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Ecoste

AS3 creating new objects.

3 posts in this topic

Basically I have a simple game. And each 2 seconds a bullet flies out across the screen.

 

//bullet spawner
import flash.utils.Timer;



var myTimer:Timer = new Timer(2000, 1); // 2 second
myTimer.addEventListener(TimerEvent.TIMER, runTimer);
myTimer.start();

function runTimer(e:TimerEvent):void{
	var bulletG:bullet = new bullet(565,Math.random()*400); //Screen is 400 pixels in heigth
	addChild(bulletG);
}
//bullet
package  {
	
	import flash.display.MovieClip;
	import flash.events.Event;
	
	
	public class bullet extends MovieClip {
		
		
		public function bullet(xS:int, yS:int) {
			addEventListener(Event.ENTER_FRAME, update);
			x = xS;
			y = yS
		}
		function update(e:Event){
			x -= 3;
		}
	}
	
}

 

Simple stuff right. Anyway, I wanted to ask if there's a better way of creating bullets. Because right now, if I wanted to create a shit ton of bullets, I could make an array full of bullets and simply spawn them.  That's cool until you get into spawning thousands of bullets, it's not time efficient to write each object yourself, so my question is how would you do it?

Edited by Ecoste
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I would make an array (or vector) of Bullet objects and have a var index:int that will tell me what the last used bullet in the array was.

 

So the implementation would go somewhat like this:

 

 

 

function spawnBullet():void
{
    //Pseudo code
    //Take the Bullet at position index and "activate it"(by activating I mean setting it's position and adding listeners)
    index = (index+1) % MaxNumberOfBullets;
}

// This next function I would call every few frames (it depends)
function cleanUp():void
{
    //Again pseudo code
    //Go through the array of bullets and check if they are ready for "deletion" (by deletion I mean removing the listeners and         
    //maybe making them invisible)
}
 

 

Now what this should do is it will allow you to always have a free bullet object that is hopefully destroyed (unless somehow you needed more bullets than the array could hold, in that case you increase the maximum size and add more bullets to the array) and it will make removing them not really taxing on the PC.

 

Ofcourse, the special case is when a bullet hits an enemy and it disapears but yout can solve that by implementing a function that will deactivate the bullet which you can, again, call in the cleanUp function instead of handling it manually.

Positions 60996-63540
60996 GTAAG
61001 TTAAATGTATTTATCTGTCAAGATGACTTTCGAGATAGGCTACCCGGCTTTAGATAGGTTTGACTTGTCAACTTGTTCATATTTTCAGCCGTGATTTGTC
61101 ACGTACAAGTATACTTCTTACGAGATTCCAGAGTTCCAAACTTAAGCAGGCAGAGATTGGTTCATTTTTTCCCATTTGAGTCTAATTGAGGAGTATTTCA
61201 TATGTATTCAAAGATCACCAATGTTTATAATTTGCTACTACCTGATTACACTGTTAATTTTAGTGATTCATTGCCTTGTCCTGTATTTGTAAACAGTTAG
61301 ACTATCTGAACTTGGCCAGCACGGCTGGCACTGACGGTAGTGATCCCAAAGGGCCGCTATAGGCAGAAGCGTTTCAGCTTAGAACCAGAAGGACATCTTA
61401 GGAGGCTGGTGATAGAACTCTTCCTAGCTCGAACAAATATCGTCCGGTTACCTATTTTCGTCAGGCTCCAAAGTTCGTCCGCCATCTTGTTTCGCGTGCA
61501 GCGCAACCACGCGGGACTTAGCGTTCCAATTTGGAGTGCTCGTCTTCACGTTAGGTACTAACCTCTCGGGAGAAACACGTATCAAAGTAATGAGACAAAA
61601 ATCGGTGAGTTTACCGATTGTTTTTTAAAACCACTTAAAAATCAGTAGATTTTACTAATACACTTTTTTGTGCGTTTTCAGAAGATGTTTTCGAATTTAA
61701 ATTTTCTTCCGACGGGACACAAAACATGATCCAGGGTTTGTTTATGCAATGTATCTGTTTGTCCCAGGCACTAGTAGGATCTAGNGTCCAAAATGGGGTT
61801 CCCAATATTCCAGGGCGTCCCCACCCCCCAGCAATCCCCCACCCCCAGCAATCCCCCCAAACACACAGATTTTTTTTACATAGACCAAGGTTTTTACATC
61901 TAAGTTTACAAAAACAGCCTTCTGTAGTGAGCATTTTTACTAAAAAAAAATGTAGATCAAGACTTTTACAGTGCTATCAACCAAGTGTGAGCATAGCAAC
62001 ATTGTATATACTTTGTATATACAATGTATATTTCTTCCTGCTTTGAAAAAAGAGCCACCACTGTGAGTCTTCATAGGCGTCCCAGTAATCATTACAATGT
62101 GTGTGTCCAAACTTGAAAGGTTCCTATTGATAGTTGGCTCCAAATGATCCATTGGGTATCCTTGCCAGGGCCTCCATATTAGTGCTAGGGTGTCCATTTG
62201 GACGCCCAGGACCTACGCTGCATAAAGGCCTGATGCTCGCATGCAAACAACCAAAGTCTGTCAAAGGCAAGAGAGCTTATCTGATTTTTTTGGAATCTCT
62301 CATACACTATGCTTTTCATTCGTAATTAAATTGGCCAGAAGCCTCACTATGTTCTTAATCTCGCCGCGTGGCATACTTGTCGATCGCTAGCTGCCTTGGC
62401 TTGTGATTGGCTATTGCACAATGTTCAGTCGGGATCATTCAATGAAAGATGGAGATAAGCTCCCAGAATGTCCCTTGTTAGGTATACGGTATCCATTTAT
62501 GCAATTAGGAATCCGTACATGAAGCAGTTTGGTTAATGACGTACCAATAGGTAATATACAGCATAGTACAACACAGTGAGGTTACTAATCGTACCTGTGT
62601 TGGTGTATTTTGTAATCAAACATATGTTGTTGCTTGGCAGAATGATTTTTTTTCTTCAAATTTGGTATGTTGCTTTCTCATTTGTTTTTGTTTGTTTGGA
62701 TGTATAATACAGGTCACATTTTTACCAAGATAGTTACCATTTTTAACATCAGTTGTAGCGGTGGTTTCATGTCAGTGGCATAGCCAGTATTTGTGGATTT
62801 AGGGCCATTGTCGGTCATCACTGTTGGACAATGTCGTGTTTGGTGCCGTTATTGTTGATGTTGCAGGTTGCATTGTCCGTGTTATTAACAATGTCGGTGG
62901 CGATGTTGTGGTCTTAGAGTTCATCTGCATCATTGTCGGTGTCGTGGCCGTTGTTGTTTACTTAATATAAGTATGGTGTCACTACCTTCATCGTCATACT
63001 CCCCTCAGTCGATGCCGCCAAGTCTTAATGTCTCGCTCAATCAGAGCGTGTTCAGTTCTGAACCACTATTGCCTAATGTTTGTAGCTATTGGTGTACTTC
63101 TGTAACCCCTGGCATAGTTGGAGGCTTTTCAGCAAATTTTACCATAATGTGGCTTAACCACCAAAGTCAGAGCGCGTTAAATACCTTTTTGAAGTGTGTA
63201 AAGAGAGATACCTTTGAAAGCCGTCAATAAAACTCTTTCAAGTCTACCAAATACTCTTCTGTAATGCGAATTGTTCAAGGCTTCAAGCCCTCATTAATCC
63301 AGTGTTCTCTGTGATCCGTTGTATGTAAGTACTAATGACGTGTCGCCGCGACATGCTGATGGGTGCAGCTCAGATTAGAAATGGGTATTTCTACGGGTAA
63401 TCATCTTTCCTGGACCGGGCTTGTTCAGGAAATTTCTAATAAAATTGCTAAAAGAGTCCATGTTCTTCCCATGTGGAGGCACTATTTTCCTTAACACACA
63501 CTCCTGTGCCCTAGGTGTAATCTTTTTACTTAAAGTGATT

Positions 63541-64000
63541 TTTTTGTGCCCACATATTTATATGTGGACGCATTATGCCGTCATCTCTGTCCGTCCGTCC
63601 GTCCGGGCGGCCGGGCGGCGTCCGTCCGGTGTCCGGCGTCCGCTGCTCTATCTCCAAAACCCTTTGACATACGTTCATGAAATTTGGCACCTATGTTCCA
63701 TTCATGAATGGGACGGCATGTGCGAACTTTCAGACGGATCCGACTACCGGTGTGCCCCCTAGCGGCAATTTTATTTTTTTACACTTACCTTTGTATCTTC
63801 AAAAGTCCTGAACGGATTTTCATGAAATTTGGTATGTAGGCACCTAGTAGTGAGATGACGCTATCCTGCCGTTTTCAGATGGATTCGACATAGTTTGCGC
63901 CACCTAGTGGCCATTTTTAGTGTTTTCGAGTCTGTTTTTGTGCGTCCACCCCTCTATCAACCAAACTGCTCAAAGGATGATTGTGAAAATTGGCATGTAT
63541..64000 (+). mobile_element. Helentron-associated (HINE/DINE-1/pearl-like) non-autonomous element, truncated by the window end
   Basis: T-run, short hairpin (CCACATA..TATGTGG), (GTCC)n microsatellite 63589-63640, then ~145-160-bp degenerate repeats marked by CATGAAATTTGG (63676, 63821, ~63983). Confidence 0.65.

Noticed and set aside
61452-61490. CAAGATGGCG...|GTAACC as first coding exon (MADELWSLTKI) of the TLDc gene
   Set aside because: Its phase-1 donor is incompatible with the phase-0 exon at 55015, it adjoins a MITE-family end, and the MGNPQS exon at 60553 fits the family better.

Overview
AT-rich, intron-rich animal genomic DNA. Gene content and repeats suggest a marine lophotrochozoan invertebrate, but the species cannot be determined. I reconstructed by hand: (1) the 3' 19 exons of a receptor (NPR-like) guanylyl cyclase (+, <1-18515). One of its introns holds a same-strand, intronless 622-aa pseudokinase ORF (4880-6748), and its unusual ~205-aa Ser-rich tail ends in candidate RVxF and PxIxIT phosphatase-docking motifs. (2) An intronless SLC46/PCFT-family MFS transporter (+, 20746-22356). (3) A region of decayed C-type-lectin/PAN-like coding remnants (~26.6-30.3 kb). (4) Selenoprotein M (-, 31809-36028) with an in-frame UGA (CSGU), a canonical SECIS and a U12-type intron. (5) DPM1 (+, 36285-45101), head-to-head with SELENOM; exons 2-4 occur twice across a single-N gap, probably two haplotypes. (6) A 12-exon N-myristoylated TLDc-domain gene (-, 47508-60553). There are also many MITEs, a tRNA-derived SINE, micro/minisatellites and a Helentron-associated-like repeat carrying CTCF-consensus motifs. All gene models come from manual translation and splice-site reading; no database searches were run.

Hope it helps you ;)

Edited by Arhim
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I would make an array (or vector) of Bullet objects and have a var index:int that will tell me what the last used bullet in the array was.

 

So the implementation would go somewhat like this:

 

 

 

function spawnBullet():void
{
    //Pseudo code
    //Take the Bullet at position index and "activate it"(by activating I mean setting it's position and adding listeners)
    index = (index+1) % MaxNumberOfBullets;
}

// This next function I would call every few frames (it depends)
function cleanUp():void
{
    //Again pseudo code
    //Go through the array of bullets and check if they are ready for "deletion" (by deletion I mean removing the listeners and         
    //maybe making them invisible)
}
 

 

Now what this should do is it will allow you to always have a free bullet object that is hopefully destroyed (unless somehow you needed more bullets than the array could hold, in that case you increase the maximum size and add more bullets to the array) and it will make removing them not really taxing on the PC.

 

Ofcourse, the special case is when a bullet hits an enemy and it disapears but yout can solve that by implementing a function that will deactivate the bullet which you can, again, call in the cleanUp function instead of handling it manually.

 

Hope it helps you ;)

 

(Solved my own question by replying to this reply)

Yep, that could work. Create an array with a shit ton of bullets, make the one's that aren't in use null and when we need some new bullets we can just scan the array for the ones that we're not using. That's what I had in mind. My problem was that I didn't know that you didn't need to specify a name for an object when putting it into an array.

 

//I did this 
var bulletA:bullet = new bullet();

var ary:Array = new Array(9000);
ary[0] = bulletA

//Instead of doing this-
var ary:Array = new Array(9000);
ary[0] = new bullet();


//I thought that you need a name for an object when putting it into an array, my problem was generating names for all the objects. Since you don't need a name for the object, then I can just put this shit in a for-loop and generate 9000 bullets. Thanks for the reply!

 

 

I'm still open to more efficient ways of creating bullets though, but for now this will do. Thanks!

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Keep in mind that if you want to have multiple bullets on the screen, you might want to utilize pooling.

 

When you are constantly creating/deleting bullets, that can be a performance issue. With pooling, you create a bunch of bullets and then just reuse them as needed.I a

 

I am assuming that is what you are attempting to do, and it's definitely worthwhile.

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